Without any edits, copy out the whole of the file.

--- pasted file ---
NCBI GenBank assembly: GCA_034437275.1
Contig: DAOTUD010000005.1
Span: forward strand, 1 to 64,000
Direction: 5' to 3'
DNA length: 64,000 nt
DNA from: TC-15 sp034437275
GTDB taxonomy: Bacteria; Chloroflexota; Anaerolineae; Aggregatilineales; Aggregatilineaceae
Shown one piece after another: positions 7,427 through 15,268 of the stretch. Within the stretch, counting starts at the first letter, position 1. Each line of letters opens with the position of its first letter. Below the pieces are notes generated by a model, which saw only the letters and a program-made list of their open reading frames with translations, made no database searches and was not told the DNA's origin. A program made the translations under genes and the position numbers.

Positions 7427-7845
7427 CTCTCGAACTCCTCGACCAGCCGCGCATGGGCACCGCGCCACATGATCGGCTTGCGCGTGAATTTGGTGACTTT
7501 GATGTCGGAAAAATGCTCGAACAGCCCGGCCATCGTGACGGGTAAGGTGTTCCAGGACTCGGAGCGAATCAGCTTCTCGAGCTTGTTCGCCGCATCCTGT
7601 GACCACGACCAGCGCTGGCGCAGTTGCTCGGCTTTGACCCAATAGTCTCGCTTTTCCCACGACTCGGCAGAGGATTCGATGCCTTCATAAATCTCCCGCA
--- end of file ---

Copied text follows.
NCBI GenBank assembly: GCA_034437275.1
Contig: DAOTUD010000005.1
Span: forward strand, 1 to 64,000
Direction: 5' to 3'
DNA length: 64,000 nt
DNA from: TC-15 sp034437275
GTDB taxonomy: Bacteria; Chloroflexota; Anaerolineae; Aggregatilineales; Aggregatilineaceae
Shown one piece after another: positions 7,427 through 15,268 of the stretch. Within the stretch, counting starts at the first letter, position 1. Each line of letters opens with the position of its first letter. Below the pieces are notes generated by a model, which saw only the letters and a program-made list of their open reading frames with translations, made no database searches and was not told the DNA's origin. A program made the translations under genes and the position numbers.

Positions 7427-7845
7427 CTCTCGAACTCCTCGACCAGCCGCGCATGGGCACCGCGCCACATGATCGGCTTGCGCGTGAATTTGGTGACTTT
7501 GATGTCGGAAAAATGCTCGAACAGCCCGGCCATCGTGACGGGTAAGGTGTTCCAGGACTCGGAGCGAATCAGCTTCTCGAGCTTGTTCGCCGCATCCTGT
7601 GACCACGACCAGCGCTGGCGCAGTTGCTCGGCTTTGACCCAATAGTCTCGCTTTTCCCACGACTCGGCAGAGGATTCGATGCCTTCATAAATCTCCCGCA